February 24, 2003
There Will Always Be a Jack Valenti

[Updated 022503, 8:59am: Corrected misspelling in author's name.]

Donna Wentworth at Copyfight has an interesting synthesis of conversation going on Declan McCullah's copyright legislation article on News.com, and JD Lasica's response to Declan. Declan thinks that rather than Wyden and others proposing new "fair use" legislation to make the DMCA more consumer oriented with labeling requirements for DRM protected products, those sections of the DMCA that restrict too much should be repealed. JD says that even if it happens, which he believes it won't, those same interests with a stake in the DMCA will continue to find new ways to use DRM to restrict the flow of information.

Meanwhile, the NYTimes says that Jack Valenti is taking the moral high ground in a speech he was to give at Duke Law School. "He plans to shift his emphasis to more basic principles: 'duty, service, honor, integrity, pity, pride, compassion, sacrifice....'" Dave Winer notes the moral hypocrisy with that, where the artists who so generously sacrifice rarely get compensated....

One interesting thing Declan mentions is that the consumer electronics industry is the target again with labeling of products. Considering that they are a $500 billion a year industry (which includes universal garage door openers and printer cartridge refill companies but also DVD and CD makers), being pushed around by the RIAA/MPAA content industries at $40 billion a year, you'd think that the electronics people would be able to fight this more than they appear to now. "Talk about the mouse trying to own the elephant herd." Seems more like greed, unfairness hiding behind the law, anti-trust violations, failing business models... are at work, to name a few.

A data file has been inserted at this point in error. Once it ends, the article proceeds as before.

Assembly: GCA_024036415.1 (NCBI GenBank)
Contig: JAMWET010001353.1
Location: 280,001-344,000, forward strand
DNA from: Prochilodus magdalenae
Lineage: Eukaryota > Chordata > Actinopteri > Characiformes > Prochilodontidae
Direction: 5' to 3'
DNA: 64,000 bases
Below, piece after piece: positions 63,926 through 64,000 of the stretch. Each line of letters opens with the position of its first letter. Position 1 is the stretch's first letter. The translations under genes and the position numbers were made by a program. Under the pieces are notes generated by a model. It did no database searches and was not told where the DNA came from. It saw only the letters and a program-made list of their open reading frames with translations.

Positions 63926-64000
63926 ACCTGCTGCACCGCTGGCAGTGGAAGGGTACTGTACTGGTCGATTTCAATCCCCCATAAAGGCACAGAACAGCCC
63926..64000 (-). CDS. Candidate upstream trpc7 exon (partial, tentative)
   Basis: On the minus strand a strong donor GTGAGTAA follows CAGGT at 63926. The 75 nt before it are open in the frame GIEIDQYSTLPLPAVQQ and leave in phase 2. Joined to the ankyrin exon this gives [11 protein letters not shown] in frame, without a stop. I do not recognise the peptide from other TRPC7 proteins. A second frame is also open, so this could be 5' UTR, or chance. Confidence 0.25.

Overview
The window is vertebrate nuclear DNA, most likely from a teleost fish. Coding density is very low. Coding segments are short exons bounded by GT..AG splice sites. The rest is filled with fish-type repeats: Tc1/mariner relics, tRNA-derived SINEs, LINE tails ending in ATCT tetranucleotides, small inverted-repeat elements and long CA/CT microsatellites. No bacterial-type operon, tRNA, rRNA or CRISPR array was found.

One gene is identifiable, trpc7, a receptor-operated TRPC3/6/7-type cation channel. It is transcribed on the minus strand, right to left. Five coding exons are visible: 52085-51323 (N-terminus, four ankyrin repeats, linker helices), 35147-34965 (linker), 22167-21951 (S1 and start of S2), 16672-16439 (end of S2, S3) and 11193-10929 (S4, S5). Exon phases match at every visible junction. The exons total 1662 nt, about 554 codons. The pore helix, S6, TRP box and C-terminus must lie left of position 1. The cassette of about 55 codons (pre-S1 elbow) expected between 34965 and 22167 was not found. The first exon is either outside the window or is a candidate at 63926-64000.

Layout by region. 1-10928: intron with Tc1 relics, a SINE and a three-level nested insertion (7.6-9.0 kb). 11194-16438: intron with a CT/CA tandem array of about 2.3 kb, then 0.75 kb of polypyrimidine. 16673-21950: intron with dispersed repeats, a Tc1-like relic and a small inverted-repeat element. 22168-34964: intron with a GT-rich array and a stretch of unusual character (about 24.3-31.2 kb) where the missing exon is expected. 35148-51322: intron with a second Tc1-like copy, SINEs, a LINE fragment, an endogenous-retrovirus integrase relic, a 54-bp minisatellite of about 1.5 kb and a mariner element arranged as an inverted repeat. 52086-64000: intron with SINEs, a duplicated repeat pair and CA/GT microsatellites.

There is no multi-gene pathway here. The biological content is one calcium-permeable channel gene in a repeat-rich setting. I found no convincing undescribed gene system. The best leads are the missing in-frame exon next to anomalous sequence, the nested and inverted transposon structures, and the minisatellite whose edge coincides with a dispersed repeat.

Update: Jack Valenti kicks off his "2003 Morality Tour" with the Duke speech (text here).

Posted by Mary Hodder at February 24, 2003 11:51 PM
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